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As part of the 50th anniversary of the Calouste Gulbenkian Museum, the exhibition Art on Display explores the display solutions found for the opening of the Museum in 1969 and focuses more generally on the design of museums and exhibitions at that time. The catalogue accompanying the exhibition opens with a curatorial note explaining the aims and characteristics of the exhibition, taking into account that it is held at the Calouste Gulbenkian Foundation in Lisbon and at Het Nieuwe Instituut in Rotterdam at different times. In addition, the catalogue reflects the dual objective of exploring both exhibition design at the Gulbenkian Museum and other significant examples of post-war international museography, as the essays written by each curator of the exhibition reveal: Penelope Curtis analyses the relationship between the Museum and exhibition design in other countries, especially the designs developed by Franco Albini, while Dirk van den Heuvel explores the exhibition as an urban space in the work of Aldo van Eyck, Alison and Peter Smithson and Lina Bo Bardi. The five case studies following these two texts provide greater detail about the projects that the exhibition aims to recreate: Palazzi Bianco and Rosso by Franco Albini, Museo Correr by Carlo Scarpa, First and Second International Exhibition of Experimental Art and Fifth International Sculpture Exhibition by Aldo van Eyck, Painting & Sculpture of a Decade 54-64 by Alison and Peter Smithson and the Museu de Arte de São Paulo by Lina Bo Bardi. Both the essays and the case studies are amply illustrated with drawings and archive photographs of the exhibitions cited, as well as with views of the exhibition at the Gulbenkian Museum.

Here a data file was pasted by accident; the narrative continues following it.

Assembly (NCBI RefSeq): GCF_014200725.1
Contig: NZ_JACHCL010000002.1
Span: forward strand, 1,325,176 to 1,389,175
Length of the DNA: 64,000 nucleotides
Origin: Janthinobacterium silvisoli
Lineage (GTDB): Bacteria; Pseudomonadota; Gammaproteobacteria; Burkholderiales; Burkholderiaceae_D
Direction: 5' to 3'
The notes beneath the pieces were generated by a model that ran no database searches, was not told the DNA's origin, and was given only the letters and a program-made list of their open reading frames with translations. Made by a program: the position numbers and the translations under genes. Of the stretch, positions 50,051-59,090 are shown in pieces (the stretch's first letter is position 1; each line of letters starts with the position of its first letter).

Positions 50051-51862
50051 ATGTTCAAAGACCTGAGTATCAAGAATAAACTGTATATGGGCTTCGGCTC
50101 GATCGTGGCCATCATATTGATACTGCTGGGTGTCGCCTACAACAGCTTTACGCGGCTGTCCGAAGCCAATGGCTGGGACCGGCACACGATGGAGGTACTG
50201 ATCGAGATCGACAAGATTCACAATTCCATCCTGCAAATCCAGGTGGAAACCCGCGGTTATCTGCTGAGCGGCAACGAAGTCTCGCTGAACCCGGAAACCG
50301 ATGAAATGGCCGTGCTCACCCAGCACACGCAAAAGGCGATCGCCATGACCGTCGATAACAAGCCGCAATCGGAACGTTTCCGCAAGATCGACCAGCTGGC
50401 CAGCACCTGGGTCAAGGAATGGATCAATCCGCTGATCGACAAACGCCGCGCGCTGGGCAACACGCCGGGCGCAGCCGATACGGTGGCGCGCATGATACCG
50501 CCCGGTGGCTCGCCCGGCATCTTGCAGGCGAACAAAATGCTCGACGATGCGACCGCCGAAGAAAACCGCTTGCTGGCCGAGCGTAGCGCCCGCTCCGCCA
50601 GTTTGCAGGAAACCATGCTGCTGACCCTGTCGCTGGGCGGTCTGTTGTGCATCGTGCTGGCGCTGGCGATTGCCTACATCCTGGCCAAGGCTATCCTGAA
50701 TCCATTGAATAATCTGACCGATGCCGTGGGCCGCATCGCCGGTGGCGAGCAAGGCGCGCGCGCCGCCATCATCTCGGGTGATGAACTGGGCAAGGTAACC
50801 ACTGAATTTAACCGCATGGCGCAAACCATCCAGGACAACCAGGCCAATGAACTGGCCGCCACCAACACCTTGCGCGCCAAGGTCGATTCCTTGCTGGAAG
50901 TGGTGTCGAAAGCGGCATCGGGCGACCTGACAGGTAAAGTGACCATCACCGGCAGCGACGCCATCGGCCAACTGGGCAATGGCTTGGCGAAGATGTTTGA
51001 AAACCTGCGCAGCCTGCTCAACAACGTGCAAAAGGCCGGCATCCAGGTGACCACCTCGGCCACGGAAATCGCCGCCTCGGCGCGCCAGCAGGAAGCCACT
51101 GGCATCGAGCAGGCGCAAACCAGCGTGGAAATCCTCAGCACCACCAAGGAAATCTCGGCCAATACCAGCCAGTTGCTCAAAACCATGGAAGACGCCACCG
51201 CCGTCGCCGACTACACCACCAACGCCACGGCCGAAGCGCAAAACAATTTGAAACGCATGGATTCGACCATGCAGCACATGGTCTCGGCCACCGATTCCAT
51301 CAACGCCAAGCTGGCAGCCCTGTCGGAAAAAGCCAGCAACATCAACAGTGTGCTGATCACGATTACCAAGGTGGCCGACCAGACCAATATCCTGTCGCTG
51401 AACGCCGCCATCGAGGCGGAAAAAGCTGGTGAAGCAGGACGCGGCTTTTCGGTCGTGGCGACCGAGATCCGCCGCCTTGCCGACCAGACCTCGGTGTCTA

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The oldest urushi object is about 9,000 years old and was found in Hokkaido, Japan. Fast forward to the 21st Century and you will find Max Lamb travelling, on numerous occasions since 2013, to Wajima in Ishikawa prefecture, Japan to work with the craft of urushi lacquer. Max Lamb is a designer with a mission: give him an existing tool, or an existing material, or indeed both, and he will single-handedly transform it into something you will find immediately familiar but which you have never seen before.

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n 1806, the British sea admiral Sir Francis Beaufort invented the Beaufort Scale of Wind Force as an index of thirteen levels measuring the effects of wind force. It was first used for the practical navigation of nineteenth- century ocean space; through a system of observation, wind speed was measured by observing how it composes at sea (for example, waves are formed) and decomposes on land (for example, leaves are blown from trees, chimney pots lifted, houses are destroyed). Across a variegated set of curatorial and editorial instantiations developed by Christine Shaw (Director/Curator of the Blackwood Gallery, University of Toronto Mississauga) in 2018/19, the Beaufort Scale of Wind Force becomes a diagram of prediction and premonition in the context of accelerating planetary extinction. The Work of Wind: Air, Land, Sea appropriates the Beaufort Scale of Wind Force as a readymade index for curating a site-specific exhibition in the Southdown industrial area of Mississauga, Ontario, Canada, and a publication divided into three conjoining volumes published by K. Verlag. The project is extended by the Society for the Diffusion of Useful Knowledge, a public program and broadsheet series.

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Bruno Munari (1907–1998) is an artist and designer who is very little known north of the Alps, a state of affairs that is almost amusingly disproportionate to his importance. For this reason, this book wants to introduce Munari by looking at some of the questions he asks and some of his approaches. Indeed: anyone who can work as unaffectedly and substantially as Munari really does know how to make the best of things.